Mike Pompeo, Donald Trump’s soon-to-be Secretary of State, reportedly replacing Rex Tillerson as soon as January 2018, is a hard-line Republican who shares the president-elect’s pugnacious worldview and, like Trump, spent years as a businessman before becoming a politician.
Pompeo, served three terms in the U.S. Congress from conservative Kansas, was a member of the House intelligence committee and has served as the director of the CIA since. During the 2016 presidential election Pompeo was an outspoken critic of former President Obama's nuclear deal with Iran, Hillary Clinton's handling of the Benghazi attack and has said former National Security Agency leaker Edward Snowden is a traitor who deserves a death sentence.
During an appearance on C-SPAN in February, Pompeo said Snowden should receive the death penalty for his actions.
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“He should be brought back from Russia and given due process and I think the proper outcome would be that he would be given a death sentence,” Pompeo said.
As recently as last November, mere days after Donald Trump's victory in the 2016 elections, Pompeo declared on Twitter, with regards to the Iran nuclear deal, "I look forward to rolling back this disastrous deal with the world's largest state sponsor of terrorism."
As a lawmaker Pompeo supported restoring the National Security Agency’s bulk collection of telephone metadata, a contentious terror-fighting tool Congress eliminated after Snowden’s revelations. It’s unclear if Pompeo’s views on using harsh interrogation techniques completely mirror those of Trump, who says: “We should go tougher than waterboarding,” which simulates drowning.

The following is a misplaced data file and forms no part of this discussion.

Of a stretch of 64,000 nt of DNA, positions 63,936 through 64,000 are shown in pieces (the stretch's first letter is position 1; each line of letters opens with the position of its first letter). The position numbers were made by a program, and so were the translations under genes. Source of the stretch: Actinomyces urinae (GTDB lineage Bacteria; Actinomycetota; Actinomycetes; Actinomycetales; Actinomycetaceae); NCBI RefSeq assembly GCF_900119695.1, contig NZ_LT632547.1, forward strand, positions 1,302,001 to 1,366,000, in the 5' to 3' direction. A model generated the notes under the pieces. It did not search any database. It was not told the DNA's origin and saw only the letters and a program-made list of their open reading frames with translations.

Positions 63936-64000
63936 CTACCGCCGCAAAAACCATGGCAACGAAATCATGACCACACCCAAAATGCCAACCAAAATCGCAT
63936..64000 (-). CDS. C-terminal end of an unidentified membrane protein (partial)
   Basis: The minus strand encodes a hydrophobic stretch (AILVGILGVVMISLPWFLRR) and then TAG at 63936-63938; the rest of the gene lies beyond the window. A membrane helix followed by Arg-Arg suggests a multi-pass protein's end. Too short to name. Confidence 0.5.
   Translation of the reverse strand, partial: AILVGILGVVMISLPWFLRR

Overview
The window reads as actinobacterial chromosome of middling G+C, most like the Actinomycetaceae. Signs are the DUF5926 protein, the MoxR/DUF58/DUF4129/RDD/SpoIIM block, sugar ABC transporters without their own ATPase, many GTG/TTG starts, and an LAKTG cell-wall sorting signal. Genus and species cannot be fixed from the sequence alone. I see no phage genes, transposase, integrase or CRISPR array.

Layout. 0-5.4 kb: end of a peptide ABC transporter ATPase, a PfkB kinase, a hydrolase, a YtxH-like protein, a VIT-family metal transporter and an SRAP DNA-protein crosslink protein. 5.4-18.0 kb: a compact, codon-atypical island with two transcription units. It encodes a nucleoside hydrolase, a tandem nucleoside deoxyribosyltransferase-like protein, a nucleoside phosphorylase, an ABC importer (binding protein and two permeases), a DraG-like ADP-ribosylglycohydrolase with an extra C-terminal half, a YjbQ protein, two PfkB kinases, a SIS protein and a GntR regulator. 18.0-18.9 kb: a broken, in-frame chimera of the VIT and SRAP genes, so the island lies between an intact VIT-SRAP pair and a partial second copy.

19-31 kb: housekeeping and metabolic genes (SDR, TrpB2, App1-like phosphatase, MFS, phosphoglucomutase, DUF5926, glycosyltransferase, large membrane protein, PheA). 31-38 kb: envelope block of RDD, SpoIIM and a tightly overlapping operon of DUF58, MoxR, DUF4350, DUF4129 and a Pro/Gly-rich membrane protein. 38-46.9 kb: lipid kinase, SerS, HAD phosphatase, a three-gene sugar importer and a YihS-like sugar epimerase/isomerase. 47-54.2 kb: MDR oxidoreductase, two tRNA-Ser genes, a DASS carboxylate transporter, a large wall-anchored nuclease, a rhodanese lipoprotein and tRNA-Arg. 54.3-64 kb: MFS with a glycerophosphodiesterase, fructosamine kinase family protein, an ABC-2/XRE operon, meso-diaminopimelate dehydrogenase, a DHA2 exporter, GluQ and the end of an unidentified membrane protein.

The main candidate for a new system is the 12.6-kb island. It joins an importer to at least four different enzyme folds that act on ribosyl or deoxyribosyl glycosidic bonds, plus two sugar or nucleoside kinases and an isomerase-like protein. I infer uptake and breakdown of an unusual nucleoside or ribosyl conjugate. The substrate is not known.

As CIA director, Pompeo scrapped his appearance Thursday at Harvard University over the school’s decision to make Chelsea Manning, who was convicted of leaking classified information, a visiting fellow.
Pompeo called Manning an “American traitor.” He said he agreed with military and intelligence officials who believe Manning’s leak endangered the lives of CIA personnel.
Pompeo was scheduled to appear at Harvard’s Kennedy School of Government to discuss allegations of Russian involvement in last year’s presidential election, the nuclear standoff with North Korea and other global security concerns.
Last month, Pompeo said in his official capacity as CIA director, apparently inaccurately, that U.S. intelligence agencies had concluded that Russian interference did not affect the outcome of the 2016 U.S. presidential election.
He directly contradicted U.S. intelligence agencies, which in January, said that they had made no assessment one way or the other on the impact of Moscow’s hacking and propaganda campaign but its report stated that Russia’s aim was to try and help then-Republican candidate Donald Trump’s election chances.
Pompeo was born in Orange, California, and lives in Wichita, Kansas. He set up Thayer Aerospace and was its chief executive officer for more than 10 years. Later he was president of Sentry International, a company that sold equipment for oil fields and manufacturing.
Pompeo graduated top of his class in from the U.S. Military Academy at West Point in 1986 and went on to earn a degree from Harvard University where he edited the prestigious Harvard Law Review.
The Associated Press and Reuters contributed to this report